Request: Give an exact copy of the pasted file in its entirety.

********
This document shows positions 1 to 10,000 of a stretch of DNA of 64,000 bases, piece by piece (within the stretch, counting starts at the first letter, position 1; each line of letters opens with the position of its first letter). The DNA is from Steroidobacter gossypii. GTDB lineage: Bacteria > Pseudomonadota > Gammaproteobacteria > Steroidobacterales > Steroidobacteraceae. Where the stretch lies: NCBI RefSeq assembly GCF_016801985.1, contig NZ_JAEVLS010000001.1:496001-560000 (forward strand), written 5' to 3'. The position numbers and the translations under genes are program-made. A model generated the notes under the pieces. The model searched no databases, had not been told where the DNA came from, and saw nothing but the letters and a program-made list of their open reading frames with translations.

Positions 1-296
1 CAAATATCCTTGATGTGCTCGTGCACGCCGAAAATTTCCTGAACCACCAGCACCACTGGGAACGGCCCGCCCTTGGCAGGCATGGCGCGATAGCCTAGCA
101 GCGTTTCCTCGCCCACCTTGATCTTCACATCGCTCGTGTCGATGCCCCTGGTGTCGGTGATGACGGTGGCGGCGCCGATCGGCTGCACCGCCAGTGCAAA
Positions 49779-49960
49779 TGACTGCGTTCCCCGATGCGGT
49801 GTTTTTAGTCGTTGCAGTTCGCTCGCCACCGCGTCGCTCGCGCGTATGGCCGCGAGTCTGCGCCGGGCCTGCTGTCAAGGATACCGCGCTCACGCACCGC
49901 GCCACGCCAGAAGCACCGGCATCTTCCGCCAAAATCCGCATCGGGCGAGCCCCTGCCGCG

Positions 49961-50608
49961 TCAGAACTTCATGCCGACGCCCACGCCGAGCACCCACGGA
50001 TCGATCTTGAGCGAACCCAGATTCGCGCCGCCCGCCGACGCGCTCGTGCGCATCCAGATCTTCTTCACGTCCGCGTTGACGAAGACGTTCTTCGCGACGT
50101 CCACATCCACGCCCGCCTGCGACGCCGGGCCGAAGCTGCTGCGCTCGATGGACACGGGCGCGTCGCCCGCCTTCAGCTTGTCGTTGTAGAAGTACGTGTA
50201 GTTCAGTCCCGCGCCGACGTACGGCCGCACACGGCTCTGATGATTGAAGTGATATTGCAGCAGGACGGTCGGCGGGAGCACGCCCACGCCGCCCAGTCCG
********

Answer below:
This document shows positions 1 to 10,000 of a stretch of DNA of 64,000 bases, piece by piece (within the stretch, counting starts at the first letter, position 1; each line of letters opens with the position of its first letter). The DNA is from Steroidobacter gossypii. GTDB lineage: Bacteria > Pseudomonadota > Gammaproteobacteria > Steroidobacterales > Steroidobacteraceae. Where the stretch lies: NCBI RefSeq assembly GCF_016801985.1, contig NZ_JAEVLS010000001.1:496001-560000 (forward strand), written 5' to 3'. The position numbers and the translations under genes are program-made. A model generated the notes under the pieces. The model searched no databases, had not been told where the DNA came from, and saw nothing but the letters and a program-made list of their open reading frames with translations.

Positions 1-296
1 CAAATATCCTTGATGTGCTCGTGCACGCCGAAAATTTCCTGAACCACCAGCACCACTGGGAACGGCCCGCCCTTGGCAGGCATGGCGCGATAGCCTAGCA
101 GCGTTTCCTCGCCCACCTTGATCTTCACATCGCTCGTGTCGATGCCCCTGGTGTCGGTGATGACGGTGGCGGCGCCGATCGGCTGCACCGCCAGTGCAAA
Positions 49779-49960
49779 TGACTGCGTTCCCCGATGCGGT
49801 GTTTTTAGTCGTTGCAGTTCGCTCGCCACCGCGTCGCTCGCGCGTATGGCCGCGAGTCTGCGCCGGGCCTGCTGTCAAGGATACCGCGCTCACGCACCGC
49901 GCCACGCCAGAAGCACCGGCATCTTCCGCCAAAATCCGCATCGGGCGAGCCCCTGCCGCG

Positions 49961-50608
49961 TCAGAACTTCATGCCGACGCCCACGCCGAGCACCCACGGA
50001 TCGATCTTGAGCGAACCCAGATTCGCGCCGCCCGCCGACGCGCTCGTGCGCATCCAGATCTTCTTCACGTCCGCGTTGACGAAGACGTTCTTCGCGACGT
50101 CCACATCCACGCCCGCCTGCGACGCCGGGCCGAAGCTGCTGCGCTCGATGGACACGGGCGCGTCGCCCGCCTTCAGCTTGTCGTTGTAGAAGTACGTGTA
50201 GTTCAGTCCCGCGCCGACGTACGGCCGCACACGGCTCTGATGATTGAAGTGATATTGCAGCAGGACGGTCGGCGGGAGCACGCCCACGCCGCCCAGTCCG